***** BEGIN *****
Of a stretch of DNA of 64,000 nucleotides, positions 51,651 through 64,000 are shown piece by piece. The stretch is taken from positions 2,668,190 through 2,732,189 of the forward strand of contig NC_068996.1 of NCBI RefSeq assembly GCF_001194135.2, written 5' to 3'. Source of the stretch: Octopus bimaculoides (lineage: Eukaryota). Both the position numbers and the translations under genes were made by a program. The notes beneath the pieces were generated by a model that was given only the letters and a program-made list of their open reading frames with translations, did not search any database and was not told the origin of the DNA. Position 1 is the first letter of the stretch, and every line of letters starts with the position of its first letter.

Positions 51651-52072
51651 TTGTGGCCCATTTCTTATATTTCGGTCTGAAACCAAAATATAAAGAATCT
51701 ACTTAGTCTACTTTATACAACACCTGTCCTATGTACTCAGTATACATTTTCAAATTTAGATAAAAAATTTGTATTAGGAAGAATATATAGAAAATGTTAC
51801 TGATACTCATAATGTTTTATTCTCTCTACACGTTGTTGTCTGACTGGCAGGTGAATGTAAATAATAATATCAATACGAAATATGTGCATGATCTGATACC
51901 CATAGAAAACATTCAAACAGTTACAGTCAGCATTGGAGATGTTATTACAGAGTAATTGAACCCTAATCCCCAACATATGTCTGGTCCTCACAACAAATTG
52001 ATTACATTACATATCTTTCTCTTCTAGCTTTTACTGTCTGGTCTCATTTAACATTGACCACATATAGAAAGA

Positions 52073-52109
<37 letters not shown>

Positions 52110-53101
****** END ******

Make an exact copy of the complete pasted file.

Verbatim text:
Of a stretch of DNA of 64,000 nucleotides, positions 51,651 through 64,000 are shown piece by piece. The stretch is taken from positions 2,668,190 through 2,732,189 of the forward strand of contig NC_068996.1 of NCBI RefSeq assembly GCF_001194135.2, written 5' to 3'. Source of the stretch: Octopus bimaculoides (lineage: Eukaryota). Both the position numbers and the translations under genes were made by a program. The notes beneath the pieces were generated by a model that was given only the letters and a program-made list of their open reading frames with translations, did not search any database and was not told the origin of the DNA. Position 1 is the first letter of the stretch, and every line of letters starts with the position of its first letter.

Positions 51651-52072
51651 TTGTGGCCCATTTCTTATATTTCGGTCTGAAACCAAAATATAAAGAATCT
51701 ACTTAGTCTACTTTATACAACACCTGTCCTATGTACTCAGTATACATTTTCAAATTTAGATAAAAAATTTGTATTAGGAAGAATATATAGAAAATGTTAC
51801 TGATACTCATAATGTTTTATTCTCTCTACACGTTGTTGTCTGACTGGCAGGTGAATGTAAATAATAATATCAATACGAAATATGTGCATGATCTGATACC
51901 CATAGAAAACATTCAAACAGTTACAGTCAGCATTGGAGATGTTATTACAGAGTAATTGAACCCTAATCCCCAACATATGTCTGGTCCTCACAACAAATTG
52001 ATTACATTACATATCTTTCTCTTCTAGCTTTTACTGTCTGGTCTCATTTAACATTGACCACATATAGAAAGA

Positions 52073-52109
<37 letters not shown>

Positions 52110-53101